I've saved the most difficult decision for last.  See, Jon Huntsman was actually the US Ambassador to China, so he's most definitely had some decent tea in his time.  But he's likely had to stick with the best of mainland tea.  My favourite tea from Little China (Taiwan) is an Alishan Zhu Lu Oolong.  I've waxed poetic about it here before.  I'm rather confident that he'll enjoy it.  If he doesn't, I'll have what he doesn't.  It's that good.

Did I miss anyone?  No idea.  But now I've done my political teablog.  It's going to be a long slog of a campaign.  I'm sure this tea will see each of them through.  That is if they even accept my offer.

Thursday, 10 November 2011

there's tea for hard water?

Was at a Markt der Sinne this last weekend, which translates (poorly) as 'market of the senses' or in a more racy way 'sensuous market'.  I know some of you are going to have fun with that one.

But unlike its name might suggest, the Markt der Sinne was mostly artists and artisans selling their wares.  I stumbled round trying not to look some of them directly in the eye.  Although some stands were selling only homemade objects, there were a few shops that had set up their wares.

And instead of buying a necklace made of monkey teeth or a candle that'd help me align my chakras, I found one shop that had different products from The British Isles.  I didn't expect to find anything I really wanted, but then I noticed some packages of loose-leaf tea.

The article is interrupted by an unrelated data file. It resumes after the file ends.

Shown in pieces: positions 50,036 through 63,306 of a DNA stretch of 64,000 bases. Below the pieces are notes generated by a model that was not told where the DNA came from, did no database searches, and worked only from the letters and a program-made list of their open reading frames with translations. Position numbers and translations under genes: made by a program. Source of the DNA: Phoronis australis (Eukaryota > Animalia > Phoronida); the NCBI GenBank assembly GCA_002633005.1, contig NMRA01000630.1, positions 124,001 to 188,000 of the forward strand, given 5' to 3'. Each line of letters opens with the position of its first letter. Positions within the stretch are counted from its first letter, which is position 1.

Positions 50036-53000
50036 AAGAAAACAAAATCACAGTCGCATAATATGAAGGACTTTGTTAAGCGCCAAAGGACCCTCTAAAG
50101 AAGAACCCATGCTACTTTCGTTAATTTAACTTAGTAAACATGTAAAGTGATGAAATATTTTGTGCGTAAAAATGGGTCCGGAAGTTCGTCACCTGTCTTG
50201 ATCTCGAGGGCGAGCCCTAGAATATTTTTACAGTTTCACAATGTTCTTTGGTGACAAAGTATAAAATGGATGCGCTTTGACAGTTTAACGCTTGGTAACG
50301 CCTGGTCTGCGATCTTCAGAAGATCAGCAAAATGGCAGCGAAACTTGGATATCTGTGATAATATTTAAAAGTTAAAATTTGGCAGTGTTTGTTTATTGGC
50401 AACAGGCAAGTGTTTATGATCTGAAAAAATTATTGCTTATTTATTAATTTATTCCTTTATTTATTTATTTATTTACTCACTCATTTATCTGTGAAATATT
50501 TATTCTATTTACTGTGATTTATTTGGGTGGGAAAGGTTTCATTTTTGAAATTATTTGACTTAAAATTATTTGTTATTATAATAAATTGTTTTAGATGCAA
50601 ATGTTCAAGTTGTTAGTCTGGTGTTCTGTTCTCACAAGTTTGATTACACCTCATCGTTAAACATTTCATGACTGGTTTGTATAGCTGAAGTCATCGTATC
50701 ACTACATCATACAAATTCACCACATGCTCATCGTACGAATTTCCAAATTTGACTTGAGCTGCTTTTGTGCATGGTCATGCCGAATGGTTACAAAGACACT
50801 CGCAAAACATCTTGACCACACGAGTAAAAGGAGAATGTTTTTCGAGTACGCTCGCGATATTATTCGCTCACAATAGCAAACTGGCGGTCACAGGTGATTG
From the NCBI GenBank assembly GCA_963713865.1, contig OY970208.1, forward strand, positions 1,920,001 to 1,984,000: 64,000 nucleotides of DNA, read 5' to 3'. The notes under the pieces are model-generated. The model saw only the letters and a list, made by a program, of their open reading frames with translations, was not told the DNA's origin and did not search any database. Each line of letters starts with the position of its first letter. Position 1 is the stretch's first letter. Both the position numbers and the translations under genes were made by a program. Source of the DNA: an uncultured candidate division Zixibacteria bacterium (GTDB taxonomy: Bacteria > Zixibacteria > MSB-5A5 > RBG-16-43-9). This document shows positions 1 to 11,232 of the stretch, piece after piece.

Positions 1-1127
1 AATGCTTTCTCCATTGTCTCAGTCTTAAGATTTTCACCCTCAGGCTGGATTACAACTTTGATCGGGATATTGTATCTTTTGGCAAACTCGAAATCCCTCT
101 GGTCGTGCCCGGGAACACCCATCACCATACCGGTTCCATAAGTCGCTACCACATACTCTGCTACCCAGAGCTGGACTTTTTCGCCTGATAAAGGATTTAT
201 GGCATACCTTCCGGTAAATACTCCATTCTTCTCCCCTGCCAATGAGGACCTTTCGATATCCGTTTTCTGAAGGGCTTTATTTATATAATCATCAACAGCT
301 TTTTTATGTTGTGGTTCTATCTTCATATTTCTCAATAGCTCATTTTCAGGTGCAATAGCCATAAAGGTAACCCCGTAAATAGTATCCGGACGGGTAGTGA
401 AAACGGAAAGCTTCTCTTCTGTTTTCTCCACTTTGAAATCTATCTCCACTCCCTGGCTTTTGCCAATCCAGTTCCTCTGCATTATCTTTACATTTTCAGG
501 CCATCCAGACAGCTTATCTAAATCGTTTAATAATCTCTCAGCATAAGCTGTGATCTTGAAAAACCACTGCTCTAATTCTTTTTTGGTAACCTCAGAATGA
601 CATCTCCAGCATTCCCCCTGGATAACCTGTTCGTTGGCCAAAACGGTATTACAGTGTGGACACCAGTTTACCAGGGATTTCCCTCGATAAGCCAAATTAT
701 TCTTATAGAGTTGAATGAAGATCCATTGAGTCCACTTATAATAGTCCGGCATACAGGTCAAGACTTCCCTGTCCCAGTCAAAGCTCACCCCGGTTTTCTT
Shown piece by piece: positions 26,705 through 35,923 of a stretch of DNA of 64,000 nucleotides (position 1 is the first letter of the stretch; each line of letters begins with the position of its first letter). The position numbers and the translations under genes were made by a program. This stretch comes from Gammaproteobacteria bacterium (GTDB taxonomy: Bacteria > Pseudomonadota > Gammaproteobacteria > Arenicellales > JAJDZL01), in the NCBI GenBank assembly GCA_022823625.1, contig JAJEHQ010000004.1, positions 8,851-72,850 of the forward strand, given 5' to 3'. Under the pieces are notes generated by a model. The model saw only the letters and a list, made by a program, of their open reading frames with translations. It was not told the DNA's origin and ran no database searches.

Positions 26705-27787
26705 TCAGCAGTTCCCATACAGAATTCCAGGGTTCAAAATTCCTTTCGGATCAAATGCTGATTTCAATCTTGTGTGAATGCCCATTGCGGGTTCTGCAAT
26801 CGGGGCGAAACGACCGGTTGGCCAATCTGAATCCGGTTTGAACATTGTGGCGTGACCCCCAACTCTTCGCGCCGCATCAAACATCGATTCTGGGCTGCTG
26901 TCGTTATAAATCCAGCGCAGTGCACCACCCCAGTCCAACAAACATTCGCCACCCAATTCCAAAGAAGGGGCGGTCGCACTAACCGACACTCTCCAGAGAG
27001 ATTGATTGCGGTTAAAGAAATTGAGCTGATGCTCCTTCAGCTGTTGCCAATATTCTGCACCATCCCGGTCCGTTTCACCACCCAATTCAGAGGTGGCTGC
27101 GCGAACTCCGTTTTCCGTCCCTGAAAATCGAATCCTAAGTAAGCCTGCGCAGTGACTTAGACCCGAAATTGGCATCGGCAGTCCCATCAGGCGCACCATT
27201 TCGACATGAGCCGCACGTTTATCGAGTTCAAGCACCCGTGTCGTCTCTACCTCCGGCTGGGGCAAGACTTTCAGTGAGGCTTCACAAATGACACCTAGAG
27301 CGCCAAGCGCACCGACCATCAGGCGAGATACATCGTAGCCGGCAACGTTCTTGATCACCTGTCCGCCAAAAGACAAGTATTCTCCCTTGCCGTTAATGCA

What caught my eye was a package from Yorkshire Gold.  I've mentioned before that I think this tea from Taylor's of Harrogate is a reliable blend of black tea that might be a good beginning for someone just getting into tea.  But this package had something written on it that I hadn't seen before.

It was tea for hard water. Wow, really?

Now, maybe you come from a place with hard water and you've seen products specially made for this sort of thing.  I haven't.

I know the water's hard here, but does it really affect the taste of the tea?  There was only one way to find out.  Something I didn't know even existed a few minutes earlier?  Now, I had to have it.

Then on my way home, I thought, 'Wait.  Is the tap water in Munich even very hard?  I know it has a lot of chalk in it, but does that make it hard?'  Luckily, I found this website that explains Tap Water Quality in Munich.

No idea how accurate that information is, but at least I felt more confident that I had the right hard water for my new tea.

How does it taste?  Hm...I brewed it.  I've actually brewed it a few times.  Even served it to a few people.  It's ok.  The reaction from others has been that it's a bit weak, but...